AS: That is correct, George. Those are the two biggest catalysts. Equities are always valuing events 12 months in advance. So, if the HEU agreement expires in late 2013, we should see an increase in uranium prices later this year. We also expect uranium equities to react positively in response to that increase in uranium prices.


TER: From what you have just said, I would surmise that you believe the uranium mining equities market is at value levels currently.


AS: It is. You are absolutely right. The uranium sector right now is definitely a value sector.


TER: Alka, I am looking at some of these sub-$200 million ($200M) market cap juniors, and some of them have mid-double-digit negative returns over the last three months. It seems that investors should be discounting these important catalysts now. What is the issue here? Is it fear?


AS: Investors tend to hate stocks when they are going down and love them when they are going up, and uranium equities react in the same way as other sectors. But logic should tell you otherwise. When everybody is against the uranium sector and staying away, that is the time to actually get into the sector—not when everybody is buying it.


The whole junior mining space is under scrutiny right now, and a lot of the portfolio managers are in cash-preservation mode and are trying to understand what direction the market is going before forking over their money in any commodity equities, whether it's junior gold equities, junior base metals equities or junior uranium equities. Investors are going toward more liquid names, and uranium juniors have all been getting killed in this kind of a market.


TER: We are seeing consolidation in the market right now. Does this normally signal a bottom in the markets?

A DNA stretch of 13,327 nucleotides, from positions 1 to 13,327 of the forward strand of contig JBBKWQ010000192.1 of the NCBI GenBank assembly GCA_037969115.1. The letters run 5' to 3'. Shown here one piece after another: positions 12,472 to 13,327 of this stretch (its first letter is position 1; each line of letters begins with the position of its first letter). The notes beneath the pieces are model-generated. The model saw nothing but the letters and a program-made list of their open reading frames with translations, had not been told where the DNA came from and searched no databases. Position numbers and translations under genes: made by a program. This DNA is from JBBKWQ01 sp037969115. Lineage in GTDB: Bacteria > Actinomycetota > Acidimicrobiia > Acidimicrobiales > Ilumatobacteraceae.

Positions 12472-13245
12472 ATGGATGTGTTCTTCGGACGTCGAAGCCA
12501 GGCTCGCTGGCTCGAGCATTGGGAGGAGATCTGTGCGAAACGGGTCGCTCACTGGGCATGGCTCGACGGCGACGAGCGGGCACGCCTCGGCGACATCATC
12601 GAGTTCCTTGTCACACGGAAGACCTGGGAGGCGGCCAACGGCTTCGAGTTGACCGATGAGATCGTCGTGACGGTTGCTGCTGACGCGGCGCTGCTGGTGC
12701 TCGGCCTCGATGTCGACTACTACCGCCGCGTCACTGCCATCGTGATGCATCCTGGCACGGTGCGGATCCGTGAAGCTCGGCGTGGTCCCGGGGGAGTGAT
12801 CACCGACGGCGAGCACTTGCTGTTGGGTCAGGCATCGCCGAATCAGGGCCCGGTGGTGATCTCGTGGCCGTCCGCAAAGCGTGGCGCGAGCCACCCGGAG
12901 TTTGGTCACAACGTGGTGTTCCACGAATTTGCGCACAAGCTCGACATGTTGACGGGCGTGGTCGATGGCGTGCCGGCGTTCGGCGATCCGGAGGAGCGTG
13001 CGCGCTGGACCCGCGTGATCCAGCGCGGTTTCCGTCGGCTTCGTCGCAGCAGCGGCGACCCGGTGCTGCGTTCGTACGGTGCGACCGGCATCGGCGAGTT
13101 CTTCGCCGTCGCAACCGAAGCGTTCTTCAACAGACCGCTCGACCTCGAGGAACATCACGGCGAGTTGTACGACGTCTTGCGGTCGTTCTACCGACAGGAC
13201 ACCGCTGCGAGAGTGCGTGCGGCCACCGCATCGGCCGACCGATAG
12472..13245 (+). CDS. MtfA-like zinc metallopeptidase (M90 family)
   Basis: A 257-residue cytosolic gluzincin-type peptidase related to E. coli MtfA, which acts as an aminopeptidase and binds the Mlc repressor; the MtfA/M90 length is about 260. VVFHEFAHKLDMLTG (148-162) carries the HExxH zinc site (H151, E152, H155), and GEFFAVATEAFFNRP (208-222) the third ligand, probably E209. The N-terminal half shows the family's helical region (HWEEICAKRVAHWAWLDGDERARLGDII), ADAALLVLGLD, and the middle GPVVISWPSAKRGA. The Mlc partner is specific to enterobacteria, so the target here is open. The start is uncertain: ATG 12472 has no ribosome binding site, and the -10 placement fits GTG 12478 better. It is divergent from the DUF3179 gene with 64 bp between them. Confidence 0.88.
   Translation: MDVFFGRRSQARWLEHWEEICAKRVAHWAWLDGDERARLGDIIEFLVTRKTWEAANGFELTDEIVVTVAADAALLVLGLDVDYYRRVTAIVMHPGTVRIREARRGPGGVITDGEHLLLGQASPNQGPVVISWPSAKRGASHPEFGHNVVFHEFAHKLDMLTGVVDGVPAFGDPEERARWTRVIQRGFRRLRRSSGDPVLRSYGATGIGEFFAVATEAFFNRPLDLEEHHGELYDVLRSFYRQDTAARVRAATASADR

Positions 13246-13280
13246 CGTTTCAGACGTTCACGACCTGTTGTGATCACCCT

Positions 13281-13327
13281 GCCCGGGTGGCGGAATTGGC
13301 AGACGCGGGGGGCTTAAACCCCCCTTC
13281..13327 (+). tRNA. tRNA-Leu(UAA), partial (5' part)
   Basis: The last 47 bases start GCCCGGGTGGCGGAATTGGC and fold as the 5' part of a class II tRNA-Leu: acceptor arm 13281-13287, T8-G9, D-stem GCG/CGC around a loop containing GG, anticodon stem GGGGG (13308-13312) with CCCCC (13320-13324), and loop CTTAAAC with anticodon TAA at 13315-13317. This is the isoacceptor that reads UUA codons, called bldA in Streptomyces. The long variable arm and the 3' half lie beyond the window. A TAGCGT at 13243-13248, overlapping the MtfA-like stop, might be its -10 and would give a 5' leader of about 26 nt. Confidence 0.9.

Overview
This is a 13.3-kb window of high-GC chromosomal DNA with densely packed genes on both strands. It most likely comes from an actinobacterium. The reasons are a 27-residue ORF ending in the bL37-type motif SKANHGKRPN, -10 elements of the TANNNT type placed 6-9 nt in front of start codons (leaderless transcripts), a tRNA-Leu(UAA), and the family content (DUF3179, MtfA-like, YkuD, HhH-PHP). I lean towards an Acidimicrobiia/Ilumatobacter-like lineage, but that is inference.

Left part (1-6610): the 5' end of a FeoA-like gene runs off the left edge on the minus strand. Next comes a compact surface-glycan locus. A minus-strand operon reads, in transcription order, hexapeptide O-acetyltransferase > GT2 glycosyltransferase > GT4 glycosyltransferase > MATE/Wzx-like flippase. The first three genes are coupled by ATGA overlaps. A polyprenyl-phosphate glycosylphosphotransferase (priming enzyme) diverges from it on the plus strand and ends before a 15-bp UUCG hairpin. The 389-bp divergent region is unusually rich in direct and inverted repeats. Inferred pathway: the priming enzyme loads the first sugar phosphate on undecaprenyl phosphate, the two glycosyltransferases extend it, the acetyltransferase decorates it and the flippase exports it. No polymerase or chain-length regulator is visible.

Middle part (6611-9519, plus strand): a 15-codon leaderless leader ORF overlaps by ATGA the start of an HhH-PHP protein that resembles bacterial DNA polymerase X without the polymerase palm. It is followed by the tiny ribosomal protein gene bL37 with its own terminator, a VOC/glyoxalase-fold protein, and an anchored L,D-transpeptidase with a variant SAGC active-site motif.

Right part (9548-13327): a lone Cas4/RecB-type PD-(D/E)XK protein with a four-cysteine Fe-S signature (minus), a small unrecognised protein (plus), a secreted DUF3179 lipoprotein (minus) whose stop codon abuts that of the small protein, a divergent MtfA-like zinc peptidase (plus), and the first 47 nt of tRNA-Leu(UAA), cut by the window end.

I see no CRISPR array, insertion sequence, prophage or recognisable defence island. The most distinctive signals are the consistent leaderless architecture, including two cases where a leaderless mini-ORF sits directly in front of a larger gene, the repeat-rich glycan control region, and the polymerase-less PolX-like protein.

AS: Sometimes it does. When you see a period of consolidation, it's either the bottom and stocks take off, or it's just consolidating before taking another leg down. But I think in the uranium equities market this consolidation will see the next leg up rather than down. Uranium prices have been beaten down a lot, and if you look at some of the conventional uranium producers, the cash costs are above $70/lb if you include capex and exploration costs. So uranium prices cannot stay where they are right now. It's only the in-situ recovery (ISR) production projects, which are cheaper than conventional mining projects, that can actually survive this kind of a market.


TER: Thank you Alka, I enjoyed speaking with you.


AS: I enjoyed it too. Thank you.


Alka Singh started her career as a mining research associate with Wellington West Capital Markets in Toronto. Since then she has worked for Orion Securities and Merrill Lynch in Canada. She then moved to New York City to build the mining franchise for Rodman and Renshaw, where she covered 24 precious metals, base metals and uranium names. Singh has since started her own independent research firm, Mine2Capital, to provide unbiased research for clients. She holds a Bachelor of Science in geology and a Master of Business Administration in finance. She is a CFA charter holder.

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-- Posted Thursday, May 24 2012 | Digg This ArticleDigg It! |